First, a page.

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Mirrors to the Soul: Self-Face Representation and Social Mirroring

About This Course


Dr Harry Farmer is currently a Research Associate in Virtual Reality in the CREATE lab at the University of Bath’s Department of Psychology. He completed his PhD in Psychology at Royal Holloway, University of London in 2014 and worked as a Research Associate in Social Neuroscience at UCL’s Institute of Cognitive Neuroscience between 2014 and 2018. His research focus is the relationship between the self and social cognition and encompass a wide range of methodological techniques including conceptual analysis, psychophysics, physiological recording, neuroimaging and virtual reality. He has authored 13 articles in peer reviewed journals including Psychological Science and Neuropsychologia. His past work has explored how the plasticity of self-representation at both the bodily and conceptual level can be used to modulate social attitudes including prejudice. He has also carried out work in the computational modelling of learning about similarity between self and other and is currently Empirical Lead on the Estranged From the Self, Estranged from the Other’s project which explores the relationship between abnormal experiences of the self in Depersonalisation and social interaction in clinical and non-clinical populations. He is a member of the Experimental Psychology Society and the Institute of Electrical and Electronics Engineers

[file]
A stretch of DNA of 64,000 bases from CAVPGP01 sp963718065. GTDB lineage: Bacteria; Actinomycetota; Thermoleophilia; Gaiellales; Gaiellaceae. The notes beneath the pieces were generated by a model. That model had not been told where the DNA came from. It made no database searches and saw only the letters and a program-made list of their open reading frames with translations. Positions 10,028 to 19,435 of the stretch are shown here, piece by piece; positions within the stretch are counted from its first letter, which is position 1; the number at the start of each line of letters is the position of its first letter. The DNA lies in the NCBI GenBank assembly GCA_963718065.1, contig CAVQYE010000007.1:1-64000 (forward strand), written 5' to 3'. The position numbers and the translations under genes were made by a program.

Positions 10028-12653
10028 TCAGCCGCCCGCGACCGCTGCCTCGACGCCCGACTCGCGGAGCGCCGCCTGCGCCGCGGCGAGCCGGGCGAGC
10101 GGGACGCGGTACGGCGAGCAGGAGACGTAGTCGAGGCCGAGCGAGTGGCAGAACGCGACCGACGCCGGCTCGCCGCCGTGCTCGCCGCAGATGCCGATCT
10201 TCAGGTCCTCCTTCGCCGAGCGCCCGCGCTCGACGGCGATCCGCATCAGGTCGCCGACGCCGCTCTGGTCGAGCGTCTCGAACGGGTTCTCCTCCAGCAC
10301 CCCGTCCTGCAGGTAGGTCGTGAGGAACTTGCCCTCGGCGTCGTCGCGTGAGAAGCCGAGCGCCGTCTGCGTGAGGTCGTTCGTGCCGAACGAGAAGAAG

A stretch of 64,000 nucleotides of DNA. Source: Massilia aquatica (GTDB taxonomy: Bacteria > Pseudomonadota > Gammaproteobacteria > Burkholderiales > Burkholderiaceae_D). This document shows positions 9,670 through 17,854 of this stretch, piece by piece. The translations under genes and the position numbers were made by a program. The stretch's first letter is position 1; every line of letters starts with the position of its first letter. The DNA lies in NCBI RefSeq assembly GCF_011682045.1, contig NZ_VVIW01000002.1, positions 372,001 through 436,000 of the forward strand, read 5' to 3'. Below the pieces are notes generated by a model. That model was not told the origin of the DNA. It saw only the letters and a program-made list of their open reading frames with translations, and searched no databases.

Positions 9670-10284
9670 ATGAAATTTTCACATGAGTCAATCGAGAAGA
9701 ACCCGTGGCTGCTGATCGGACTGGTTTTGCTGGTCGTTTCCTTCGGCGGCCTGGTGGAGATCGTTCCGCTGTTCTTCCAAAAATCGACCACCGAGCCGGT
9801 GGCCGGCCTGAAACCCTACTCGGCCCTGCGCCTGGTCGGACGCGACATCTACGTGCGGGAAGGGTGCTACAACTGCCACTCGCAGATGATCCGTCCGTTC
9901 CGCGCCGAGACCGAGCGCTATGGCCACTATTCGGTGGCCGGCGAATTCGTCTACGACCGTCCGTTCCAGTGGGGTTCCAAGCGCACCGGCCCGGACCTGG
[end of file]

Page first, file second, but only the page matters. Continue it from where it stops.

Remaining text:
Mirrors to the Soul: Self-Face Representation and Social Mirroring           

The ability to accurately recognise one’s own face has long been held to be one of the key markers of higher level consciousness. Recent research has given us an increased understanding of the contribution that the integration of information from several different sensory channels including vision, touch and our internal senses of proprioception and interoception make to the representation of self face. In addition work in social neuroscience has shown the important role that the mapping of other people’s actions, facial expressions and touch and pain experiences onto one’s own sensory systems (mirroring) plays in the development of empathic responses, perspective taking and the . In this talk I will draw on research from the cognitive neurosciences to illustrate how self-face perception both influences and is influenced by social interactions with others. First, I present evidence that tactile and motor mirroring of others can lead to increased perceived facial similarity and with it an increased sense of affiliation and trust. I will then outline research demonstrating that this relationship also works in reverse with trustworthy behaviour and increased social affiliation modulating the response of both the tactile and motor mirror systems. Finally I will present recent work examining how disruptions to the sense of self see in the condition of depersonalisation lead to disrupted mirroring in both the tactile and motor domains.


1 Lesson1h 32m 53s

Multimedia materials


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Duration 1.5 hour
1 lecture

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